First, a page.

By David Scharfenberg
Photo by Globe Staff and Wire Services
SURJ co-found and Leadership Team Member Carla Wallace spoke with the Boston Globe about the founding of SURJ, the history of white anti-racist activism, and how white people can effectively show up:
CARLA F. WALLACE remembers asking her maternal grandmother how she did it.
How she mustered the courage, back in the Netherlands, to hide Jewish people and others targeted by the Nazis beneath her floorboards during the occupation.
“Child,” her “oma” would say, leaning on her cane, “that’s just what you do.”
Wallace was raised in a social justice household; her father was one of the only white people involved in the civil rights-era housing desegregation movement in Louisville, Ky.
And she has carried on the family tradition.
In the fall of 2009, as the racially charged backlash to the Obama presidency grew, she joined with another activist, Pam McMichael, in a campaign to pull together and strengthen what was then a very small group of white racial justice organizations.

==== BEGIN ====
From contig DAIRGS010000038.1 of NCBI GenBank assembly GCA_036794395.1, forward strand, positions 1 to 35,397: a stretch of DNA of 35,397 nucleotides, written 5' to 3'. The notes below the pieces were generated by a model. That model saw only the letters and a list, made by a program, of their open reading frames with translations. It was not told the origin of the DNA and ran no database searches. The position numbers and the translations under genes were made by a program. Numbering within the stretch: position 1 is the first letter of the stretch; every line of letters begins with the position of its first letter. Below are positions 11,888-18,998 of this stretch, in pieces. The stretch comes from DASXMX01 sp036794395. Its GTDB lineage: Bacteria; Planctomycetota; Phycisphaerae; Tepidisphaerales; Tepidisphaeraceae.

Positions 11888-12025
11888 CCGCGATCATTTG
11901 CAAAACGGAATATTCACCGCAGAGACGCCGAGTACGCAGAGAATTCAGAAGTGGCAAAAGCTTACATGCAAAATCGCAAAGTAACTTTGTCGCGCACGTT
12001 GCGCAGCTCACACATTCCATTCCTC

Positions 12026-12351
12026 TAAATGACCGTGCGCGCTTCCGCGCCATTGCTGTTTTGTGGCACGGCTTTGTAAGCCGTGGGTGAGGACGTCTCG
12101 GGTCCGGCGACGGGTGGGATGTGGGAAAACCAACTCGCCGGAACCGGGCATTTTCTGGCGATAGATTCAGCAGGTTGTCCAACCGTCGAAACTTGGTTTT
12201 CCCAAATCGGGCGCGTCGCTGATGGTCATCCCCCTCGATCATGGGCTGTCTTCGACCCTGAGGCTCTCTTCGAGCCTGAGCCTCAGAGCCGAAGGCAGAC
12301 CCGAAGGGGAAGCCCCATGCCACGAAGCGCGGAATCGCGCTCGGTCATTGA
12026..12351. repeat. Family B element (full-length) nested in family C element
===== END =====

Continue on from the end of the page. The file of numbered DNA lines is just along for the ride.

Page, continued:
“There’d been a lot of, ‘well, we’re going to educate ourselves’ and ‘oh, we’re going to learn about our white privilege,’ but in terms of actually doing something — besides becoming better people — there wasn’t much happening,” she says.
It was the start of what would become Showing Up for Racial Justice, or SURJ, a network of over 120 organizations from New York to Louisville to Los Angeles working on issues including criminal justice reform and reparations for slavery.
The aim, Wallace says, is to engage white people in a larger racial justice movement led by people of color.
That means SURJ does not develop demands around issues like police reform. In Louisville, Wallace says, it has turned to organizations like Black Lives Matter, The Bail Project, and Mijente, a Latino advocacy group. She calls these groups “accountability partners.”